That’s good, you’d have to agree…very good indeed.

 Jeremy Chambers explains the genesis of this book at Readings.

PS In an illuminating interview by Kevin Rabelais in The Weekend Australian (Out of the Shadows) Chambers says this about the dialogue:

‘The way they talk in the vineyards, the repetitions, how they talk…there’s so little to talk about.  They’ll just drag things out as long as they can.  I realised that this is what you get in Beckett’s plays’.   ( Out of the Shadows in The Weekend Australian, Aug 14-15, 2010)

Chambers worked in vineyards when he was younger, so he knows the lifestyle.

‘Those summers, I spent the life of a labourer.  You work during the day.  You go to the pub and drink until teatime.  Friday nights, everyone would get very, very drunk.  And Sundays, you start drinking in the morning and drink all day.’

He also talks about how the labourers ‘ lives were ‘working and drinking and Tattslotto.’   So while country folk may perhaps demur, it sounds as if my reservations about the authenticity of his characters’ dialogue were unfounded.

Chambers also says that he was influenced by William Faulkner, Flannery O’Connor and Alex Miller.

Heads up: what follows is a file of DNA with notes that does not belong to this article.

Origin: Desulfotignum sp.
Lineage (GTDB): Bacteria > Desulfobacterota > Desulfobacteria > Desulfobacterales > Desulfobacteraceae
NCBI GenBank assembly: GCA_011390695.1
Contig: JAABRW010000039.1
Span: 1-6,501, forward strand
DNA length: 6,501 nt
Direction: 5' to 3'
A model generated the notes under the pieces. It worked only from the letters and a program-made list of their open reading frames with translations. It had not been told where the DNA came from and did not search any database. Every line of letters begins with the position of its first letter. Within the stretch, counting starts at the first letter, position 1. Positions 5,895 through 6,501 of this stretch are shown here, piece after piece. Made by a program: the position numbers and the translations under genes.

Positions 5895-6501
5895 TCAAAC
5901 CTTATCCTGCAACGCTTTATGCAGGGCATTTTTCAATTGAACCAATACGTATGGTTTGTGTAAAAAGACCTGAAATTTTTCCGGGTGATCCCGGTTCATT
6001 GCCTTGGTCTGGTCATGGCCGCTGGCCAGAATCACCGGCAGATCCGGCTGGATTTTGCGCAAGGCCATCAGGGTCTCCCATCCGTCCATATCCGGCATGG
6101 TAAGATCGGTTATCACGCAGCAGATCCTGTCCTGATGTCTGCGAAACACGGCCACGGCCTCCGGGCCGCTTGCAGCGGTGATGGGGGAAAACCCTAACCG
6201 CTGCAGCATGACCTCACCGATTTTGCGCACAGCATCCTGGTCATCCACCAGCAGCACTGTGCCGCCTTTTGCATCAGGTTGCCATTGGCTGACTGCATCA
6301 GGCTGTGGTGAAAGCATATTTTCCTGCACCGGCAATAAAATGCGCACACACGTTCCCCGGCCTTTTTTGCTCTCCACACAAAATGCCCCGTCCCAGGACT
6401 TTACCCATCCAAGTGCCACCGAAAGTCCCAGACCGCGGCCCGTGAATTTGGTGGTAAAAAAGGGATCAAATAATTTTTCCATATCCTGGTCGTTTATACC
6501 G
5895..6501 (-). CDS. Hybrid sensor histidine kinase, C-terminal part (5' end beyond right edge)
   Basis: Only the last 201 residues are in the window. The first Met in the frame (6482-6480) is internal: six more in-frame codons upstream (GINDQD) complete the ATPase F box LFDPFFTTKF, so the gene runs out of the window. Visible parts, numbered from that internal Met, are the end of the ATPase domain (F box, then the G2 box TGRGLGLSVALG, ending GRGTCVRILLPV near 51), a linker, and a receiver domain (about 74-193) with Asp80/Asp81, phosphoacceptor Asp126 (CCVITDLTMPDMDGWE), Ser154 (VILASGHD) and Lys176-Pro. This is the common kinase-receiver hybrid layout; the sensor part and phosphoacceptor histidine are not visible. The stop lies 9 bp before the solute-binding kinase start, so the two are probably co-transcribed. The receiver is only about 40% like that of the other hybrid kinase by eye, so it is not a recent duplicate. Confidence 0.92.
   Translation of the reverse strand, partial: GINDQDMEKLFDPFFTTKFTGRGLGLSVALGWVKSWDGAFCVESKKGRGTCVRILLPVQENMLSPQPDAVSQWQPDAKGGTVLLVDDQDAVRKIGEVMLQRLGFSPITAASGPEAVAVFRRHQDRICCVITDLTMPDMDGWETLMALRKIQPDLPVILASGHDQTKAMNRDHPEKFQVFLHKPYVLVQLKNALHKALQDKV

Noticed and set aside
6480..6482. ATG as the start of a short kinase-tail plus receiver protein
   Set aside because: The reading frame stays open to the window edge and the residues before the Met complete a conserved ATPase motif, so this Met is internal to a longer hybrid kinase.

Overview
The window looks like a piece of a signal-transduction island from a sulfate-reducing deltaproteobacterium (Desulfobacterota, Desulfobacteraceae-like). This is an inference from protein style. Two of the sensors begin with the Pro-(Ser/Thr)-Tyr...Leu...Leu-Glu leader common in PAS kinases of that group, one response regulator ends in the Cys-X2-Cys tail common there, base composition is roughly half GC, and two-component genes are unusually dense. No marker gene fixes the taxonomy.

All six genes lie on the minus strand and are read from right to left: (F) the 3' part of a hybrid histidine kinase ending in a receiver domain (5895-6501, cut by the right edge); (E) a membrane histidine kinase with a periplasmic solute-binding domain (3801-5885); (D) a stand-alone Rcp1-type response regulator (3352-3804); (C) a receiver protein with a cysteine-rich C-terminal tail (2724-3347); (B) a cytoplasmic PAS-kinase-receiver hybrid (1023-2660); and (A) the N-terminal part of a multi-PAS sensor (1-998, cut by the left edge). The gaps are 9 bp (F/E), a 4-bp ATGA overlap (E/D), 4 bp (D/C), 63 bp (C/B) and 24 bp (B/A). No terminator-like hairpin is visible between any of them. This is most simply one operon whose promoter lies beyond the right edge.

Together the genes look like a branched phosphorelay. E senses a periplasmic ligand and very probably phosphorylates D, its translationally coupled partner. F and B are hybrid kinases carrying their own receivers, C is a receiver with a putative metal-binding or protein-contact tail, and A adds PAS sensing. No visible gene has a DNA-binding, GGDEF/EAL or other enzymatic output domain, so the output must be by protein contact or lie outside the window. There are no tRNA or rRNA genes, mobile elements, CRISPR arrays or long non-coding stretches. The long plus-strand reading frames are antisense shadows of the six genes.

Author:  Jeremy Chambers
Title: The Vintage and the Gleaning
Publisher: Text Publishing, 2010
ISBN: 9781921656507
Source: Review copy courtesy of Text Publishing.


  1. Ah, I’m going to read this book soon(ish) too – it looks intriguing (and who can beat the setting, eh?). It’s always good to check out new writers. Will come back and check your review properly then.


  2. Oh yes, I see what you mean about the dialogue.

    “I run my finger along the edge of the shovel. More than half the blade’s been worn down and the edge isn’t straight any more. It’s far from straight. It’s crooked all over the place.”

    I want to get my big fat red editor’s pen and strike out “It’s far from straight. It’s crooked all over the place” because it’s just repeating what’s already been stated but using a different series of words.

    That said, this sounds like an interesting book…


  3. It is interesting, Kim, and Sue, I think you’d like it too. I forgot to say in my review that Chambers writes with a sense of frustrated affection, maybe he’s even a version of Smithy himself, trying to break through the torpor, because he actually does care about the place and would like it to be different so that people are happier. He’s not judgemental, he’s just writing it as he sees it.


  4. Dialogue can completely kill a book for me Lisa, and despite how good this one could be the dialogue you showed me would put me off. Maybe thats me being too harsh?


    • Well, normally I would agree…but in this book, the author pulls back just in time! I did find myself being drawn into the story and I found myself caring about Smithy and wanting to know his story.